As for the 991, it still offers a fantastic driving experience, and loads of excitement. One plus of all the new technology is that its actual pace on the road has risen considerably. It has brutal acceleration, phenomenal handling, and has still got a nice connected feeling from behind the wheel. It doesn’t feel like an appliance in the same way the Nissan GTR does because you are still very much a part of the driving experience. The GTR left me feeling a bit cold afterward, but this C4S made me feel warm, like I was involved in the fun, and not merely just along for the ride.
In the market
The Carrera 4S Cabriolet starts at $117,530, but like any Porsche, options quickly add up, and you could almost buy the car twice in some cases. If you want all of the functional performance bits, Carbon ceramic brakes, Carrera S Powerkit, etc, and you can keep your fit and finish options to a minimum, then the realistic price for the C4S you want is $140k-$150k. The car I drove was in the low $140k range.
There are two ways to look at the C4S’s value for money. On one hand you are paying a lot for a “Normal Porsche”, and, in fact, the new 991 GT3 can be had without options for $130k. The C4S is a different sort of car, though, not as hardcore as a GT3. It is more of a sporty grand tourer in many respects, so its not really fair to compare it with the raw speed machines out there. If speed alone is what you want, then yes, a GT3, Nissan GTR, Corvette ZR1, etc will be better for you.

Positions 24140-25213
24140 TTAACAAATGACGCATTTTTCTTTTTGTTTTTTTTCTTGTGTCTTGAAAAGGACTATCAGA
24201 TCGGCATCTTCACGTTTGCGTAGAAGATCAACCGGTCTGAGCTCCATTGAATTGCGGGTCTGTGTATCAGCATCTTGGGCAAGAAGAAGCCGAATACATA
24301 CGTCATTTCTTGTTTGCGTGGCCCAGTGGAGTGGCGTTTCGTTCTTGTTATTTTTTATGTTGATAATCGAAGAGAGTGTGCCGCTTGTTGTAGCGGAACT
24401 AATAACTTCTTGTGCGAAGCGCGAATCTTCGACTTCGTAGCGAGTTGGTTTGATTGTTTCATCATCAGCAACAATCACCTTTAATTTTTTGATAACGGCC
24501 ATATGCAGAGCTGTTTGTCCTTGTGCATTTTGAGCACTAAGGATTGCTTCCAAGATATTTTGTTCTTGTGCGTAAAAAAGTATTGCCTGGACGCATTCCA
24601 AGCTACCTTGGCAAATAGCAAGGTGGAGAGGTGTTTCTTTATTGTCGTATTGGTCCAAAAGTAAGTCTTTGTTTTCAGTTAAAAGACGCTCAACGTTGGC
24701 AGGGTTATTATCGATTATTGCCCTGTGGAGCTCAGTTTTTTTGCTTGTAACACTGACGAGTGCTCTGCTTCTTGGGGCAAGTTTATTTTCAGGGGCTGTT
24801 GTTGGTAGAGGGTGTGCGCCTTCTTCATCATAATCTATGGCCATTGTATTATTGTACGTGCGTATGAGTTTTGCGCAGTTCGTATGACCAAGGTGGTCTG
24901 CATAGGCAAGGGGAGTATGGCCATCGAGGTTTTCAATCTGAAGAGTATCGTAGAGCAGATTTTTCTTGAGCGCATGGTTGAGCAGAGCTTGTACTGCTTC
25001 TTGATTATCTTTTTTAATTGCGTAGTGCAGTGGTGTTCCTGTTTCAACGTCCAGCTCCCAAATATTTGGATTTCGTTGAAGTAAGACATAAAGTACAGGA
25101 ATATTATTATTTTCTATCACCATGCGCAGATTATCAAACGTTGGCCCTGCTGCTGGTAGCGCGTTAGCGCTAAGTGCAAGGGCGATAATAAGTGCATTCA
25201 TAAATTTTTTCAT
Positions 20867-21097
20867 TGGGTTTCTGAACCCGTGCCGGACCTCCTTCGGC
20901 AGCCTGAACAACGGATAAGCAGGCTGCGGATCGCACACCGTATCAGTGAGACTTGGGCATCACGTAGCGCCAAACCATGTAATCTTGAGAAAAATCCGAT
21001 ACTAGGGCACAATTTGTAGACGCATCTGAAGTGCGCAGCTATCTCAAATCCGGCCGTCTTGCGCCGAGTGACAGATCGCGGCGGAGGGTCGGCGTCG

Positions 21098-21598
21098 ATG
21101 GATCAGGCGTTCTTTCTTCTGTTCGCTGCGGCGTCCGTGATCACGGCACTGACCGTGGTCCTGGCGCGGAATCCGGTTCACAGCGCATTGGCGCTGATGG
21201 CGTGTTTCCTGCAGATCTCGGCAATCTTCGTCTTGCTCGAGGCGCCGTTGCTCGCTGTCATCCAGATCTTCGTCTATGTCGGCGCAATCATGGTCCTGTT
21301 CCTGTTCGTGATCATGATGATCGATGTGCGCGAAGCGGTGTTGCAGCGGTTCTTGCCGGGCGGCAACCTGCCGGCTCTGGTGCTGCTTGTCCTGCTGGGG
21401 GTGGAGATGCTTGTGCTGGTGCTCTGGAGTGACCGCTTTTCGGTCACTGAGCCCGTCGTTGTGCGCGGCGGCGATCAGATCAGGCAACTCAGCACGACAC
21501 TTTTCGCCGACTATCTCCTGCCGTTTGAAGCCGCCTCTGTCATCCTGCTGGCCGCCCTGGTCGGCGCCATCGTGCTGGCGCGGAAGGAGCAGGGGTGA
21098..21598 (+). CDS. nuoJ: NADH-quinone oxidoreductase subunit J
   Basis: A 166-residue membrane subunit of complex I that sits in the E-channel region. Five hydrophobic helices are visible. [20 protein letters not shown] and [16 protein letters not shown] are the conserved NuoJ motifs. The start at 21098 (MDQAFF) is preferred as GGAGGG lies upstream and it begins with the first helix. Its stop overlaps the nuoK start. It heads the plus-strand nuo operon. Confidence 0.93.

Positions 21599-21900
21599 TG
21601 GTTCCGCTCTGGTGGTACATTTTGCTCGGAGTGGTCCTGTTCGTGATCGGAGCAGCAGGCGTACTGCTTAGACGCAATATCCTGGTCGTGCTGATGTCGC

Conversely, when we do look at it in terms of similar, more sporting, GT cars, the Carrera 4S seems to dominate its competition. It will blow the doors off of the cars its direct price bracket, such as the Audi R8 V8, Aston Martin Vantage S, and Maserati Granturismo, and it will keep pace with many more expensive cars, like the Audi R8 V10, Ferrari California, Mercedes SLS AMG, and Aston Martin DB9. So, if you want a do-everything sports car, this Carrera 4S is actually a fantastic value.